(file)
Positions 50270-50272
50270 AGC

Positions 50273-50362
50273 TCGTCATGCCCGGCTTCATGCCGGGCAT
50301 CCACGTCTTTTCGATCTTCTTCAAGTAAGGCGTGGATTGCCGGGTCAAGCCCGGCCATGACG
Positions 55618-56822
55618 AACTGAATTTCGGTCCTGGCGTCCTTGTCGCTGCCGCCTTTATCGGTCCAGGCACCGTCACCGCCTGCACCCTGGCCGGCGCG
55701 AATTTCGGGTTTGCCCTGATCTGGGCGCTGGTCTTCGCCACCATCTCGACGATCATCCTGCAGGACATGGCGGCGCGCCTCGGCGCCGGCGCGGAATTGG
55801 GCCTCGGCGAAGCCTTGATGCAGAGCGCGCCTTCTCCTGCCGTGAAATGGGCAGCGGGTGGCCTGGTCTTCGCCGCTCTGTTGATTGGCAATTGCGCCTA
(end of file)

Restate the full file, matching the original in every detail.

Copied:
Positions 50270-50272
50270 AGC

Positions 50273-50362
50273 TCGTCATGCCCGGCTTCATGCCGGGCAT
50301 CCACGTCTTTTCGATCTTCTTCAAGTAAGGCGTGGATTGCCGGGTCAAGCCCGGCCATGACG
Positions 55618-56822
55618 AACTGAATTTCGGTCCTGGCGTCCTTGTCGCTGCCGCCTTTATCGGTCCAGGCACCGTCACCGCCTGCACCCTGGCCGGCGCG
55701 AATTTCGGGTTTGCCCTGATCTGGGCGCTGGTCTTCGCCACCATCTCGACGATCATCCTGCAGGACATGGCGGCGCGCCTCGGCGCCGGCGCGGAATTGG
55801 GCCTCGGCGAAGCCTTGATGCAGAGCGCGCCTTCTCCTGCCGTGAAATGGGCAGCGGGTGGCCTGGTCTTCGCCGCTCTGTTGATTGGCAATTGCGCCTA